Can counterfeiters tell us about a product’s demand? Low interest in making fake smart watches

Wearable tech is being pushed this year by companies such as Apple and Samsung. Most consumers in polls and popular opinion already believe there is no use for these wearable smart watches, just as most thought Google Glasses were pointless. What do counterfeiters think? It turns out they do not think highly of these watches in terms of demand and as a result are not producing much counterfeits.

While most brand owners will tell you counterfeits and fakes can only hurt their business, they do admit that being copied means you are doing something right. Being copied in a way is a compliment, a sign that you are on the right path. With counterfeiters turning down wearable tech,what does this mean for companies such as Samsung. Is their product a bust?

From CNN

“There are no copies for sale. Only originals,” said the managing director of wholesale company that specializes in mobile electronic devices in Shenzhen, a factory town in China’s southern Pearl River Delta region.

“Maybe we’ll have them (fakes) in a few months. I don’t know, interest is low.”

A visit to the shops of Shenzhen’s Huaqiangbei commercial district — a tightly packed group of malls surrounded by high rises that form the epicenter of China’s trade in electronic knock-offs — suggests demand for Samsung’s smart watch is ice-cold.

“You won’t find any copies of the smart watch here. I’ve never seen or heard of any,” said a young man who was busy shipping off boxes, that he said were filled with counterfeit mobile phones, at a local logistics center.

“Thinking about it, I’ve never even seen anyone wear one,” he added.

Perhaps the counterfeiters are wrong. Maybe the smart watches are the next big thing. I personally would not buy one, or know anyone who I would want to gift one too. I felt the same way with Google Glasses. But I have no use for them. Many certain jobs would like these smart watches such as the Samsung Gear and the coming iWatch. I see runners use tech to see their hard beat and how far they ran. Time will tell if these products become popular.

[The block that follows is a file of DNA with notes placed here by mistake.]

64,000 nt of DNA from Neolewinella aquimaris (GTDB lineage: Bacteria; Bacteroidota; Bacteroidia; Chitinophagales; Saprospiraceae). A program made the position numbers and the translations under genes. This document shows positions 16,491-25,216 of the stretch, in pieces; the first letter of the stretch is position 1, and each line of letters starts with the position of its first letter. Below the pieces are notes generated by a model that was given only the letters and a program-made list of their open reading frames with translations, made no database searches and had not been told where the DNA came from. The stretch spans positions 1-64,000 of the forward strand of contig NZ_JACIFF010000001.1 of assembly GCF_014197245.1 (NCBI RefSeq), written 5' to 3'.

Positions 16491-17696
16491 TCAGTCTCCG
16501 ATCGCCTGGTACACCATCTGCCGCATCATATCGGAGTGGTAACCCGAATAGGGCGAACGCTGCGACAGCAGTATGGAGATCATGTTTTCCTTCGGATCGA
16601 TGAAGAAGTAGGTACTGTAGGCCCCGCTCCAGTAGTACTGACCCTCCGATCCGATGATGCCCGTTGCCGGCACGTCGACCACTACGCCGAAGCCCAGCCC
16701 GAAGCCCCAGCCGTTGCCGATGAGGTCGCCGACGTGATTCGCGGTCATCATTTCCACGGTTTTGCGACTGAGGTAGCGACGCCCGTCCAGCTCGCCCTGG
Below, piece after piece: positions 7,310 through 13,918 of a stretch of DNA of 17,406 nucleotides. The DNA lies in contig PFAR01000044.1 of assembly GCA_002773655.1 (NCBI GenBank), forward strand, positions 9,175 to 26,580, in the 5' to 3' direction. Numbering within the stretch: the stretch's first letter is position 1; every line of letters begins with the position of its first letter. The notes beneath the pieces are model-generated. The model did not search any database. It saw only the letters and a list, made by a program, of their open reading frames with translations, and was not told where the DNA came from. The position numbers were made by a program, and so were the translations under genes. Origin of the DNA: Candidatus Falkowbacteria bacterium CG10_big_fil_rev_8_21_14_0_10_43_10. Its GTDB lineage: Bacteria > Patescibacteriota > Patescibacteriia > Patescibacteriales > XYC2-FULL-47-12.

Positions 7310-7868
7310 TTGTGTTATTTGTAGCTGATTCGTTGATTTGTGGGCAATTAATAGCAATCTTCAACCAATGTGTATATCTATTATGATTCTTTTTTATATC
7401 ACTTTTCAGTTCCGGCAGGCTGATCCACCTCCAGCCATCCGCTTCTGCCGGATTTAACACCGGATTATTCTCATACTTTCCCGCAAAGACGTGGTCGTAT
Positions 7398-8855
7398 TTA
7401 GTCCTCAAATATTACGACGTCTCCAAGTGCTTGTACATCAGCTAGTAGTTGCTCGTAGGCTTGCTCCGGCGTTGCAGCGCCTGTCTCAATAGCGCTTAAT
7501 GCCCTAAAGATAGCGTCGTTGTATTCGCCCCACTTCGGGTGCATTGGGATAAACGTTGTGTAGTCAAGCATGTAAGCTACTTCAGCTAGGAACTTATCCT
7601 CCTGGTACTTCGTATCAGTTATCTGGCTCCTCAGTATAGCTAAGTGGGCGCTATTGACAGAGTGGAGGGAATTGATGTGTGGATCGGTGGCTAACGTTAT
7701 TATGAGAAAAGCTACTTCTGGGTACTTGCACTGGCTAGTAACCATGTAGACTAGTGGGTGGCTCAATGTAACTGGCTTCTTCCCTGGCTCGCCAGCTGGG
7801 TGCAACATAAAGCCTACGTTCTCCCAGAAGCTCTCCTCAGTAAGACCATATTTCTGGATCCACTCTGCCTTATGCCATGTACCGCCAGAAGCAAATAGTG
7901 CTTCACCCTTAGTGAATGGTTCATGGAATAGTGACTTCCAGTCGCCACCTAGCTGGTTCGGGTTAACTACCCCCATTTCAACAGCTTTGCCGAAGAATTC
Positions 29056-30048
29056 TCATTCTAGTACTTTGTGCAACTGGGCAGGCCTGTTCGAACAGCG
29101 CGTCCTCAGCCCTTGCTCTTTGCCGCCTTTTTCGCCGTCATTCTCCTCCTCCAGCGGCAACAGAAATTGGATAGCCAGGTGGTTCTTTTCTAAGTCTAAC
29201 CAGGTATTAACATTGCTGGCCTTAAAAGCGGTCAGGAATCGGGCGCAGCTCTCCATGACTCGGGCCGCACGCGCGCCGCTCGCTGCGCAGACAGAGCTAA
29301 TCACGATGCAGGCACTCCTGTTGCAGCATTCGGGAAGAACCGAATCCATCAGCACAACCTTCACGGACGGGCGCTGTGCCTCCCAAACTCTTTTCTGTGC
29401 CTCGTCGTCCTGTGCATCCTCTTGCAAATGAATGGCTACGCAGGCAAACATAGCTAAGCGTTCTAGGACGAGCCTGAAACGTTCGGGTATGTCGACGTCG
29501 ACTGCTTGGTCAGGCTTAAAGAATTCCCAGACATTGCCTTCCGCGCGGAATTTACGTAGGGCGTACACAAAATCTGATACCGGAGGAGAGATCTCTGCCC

Alf Rehn, who works at Akademi University calls a lack of demand by counterfeiters a serious warning signal.

“Piracy is all about benefiting from buzz — create something good enough that looks like the real deal, and make money off those who are not willing or able to pay for the authentic item but who still want to be ‘with it.’

“Without the buzz, there’s no need for the counterfeit, and it seems like Samsung’s smart watch hasn’t quite gotten the buzz going.

“This doesn’t mean that the Galaxy smart watch is a complete bust,rather that it primarily speaks to a small group of gadget enthusiasts who will pay to get the real deal, rather than to the mass market.

“So this isn’t necessarily a disaster for Samsung, but definitively a serious warning signal as the Shenzhen crowd is the bellwether for electronics consumption.”

It’s not uncommon for top-selling products to be on the market before launch of the original; there were pirated iPhone-lookalikes on the market months before the first iPhone launched, Rehn added.

Likewise, unpopular products are unceremoniously dropped by pirates who simply cannot afford to get stuck with the inventory; there are stories about how new Nokia models basically were discontinued by counterfeiters before the genuine article even made it to market, according to Rehn.

So what do you think? Drop a comment on what you think will happen. Will smart watches and glasses become a common thing to see?

I feel as more tech like these watches are being pushed, there will be a push back from consumers.



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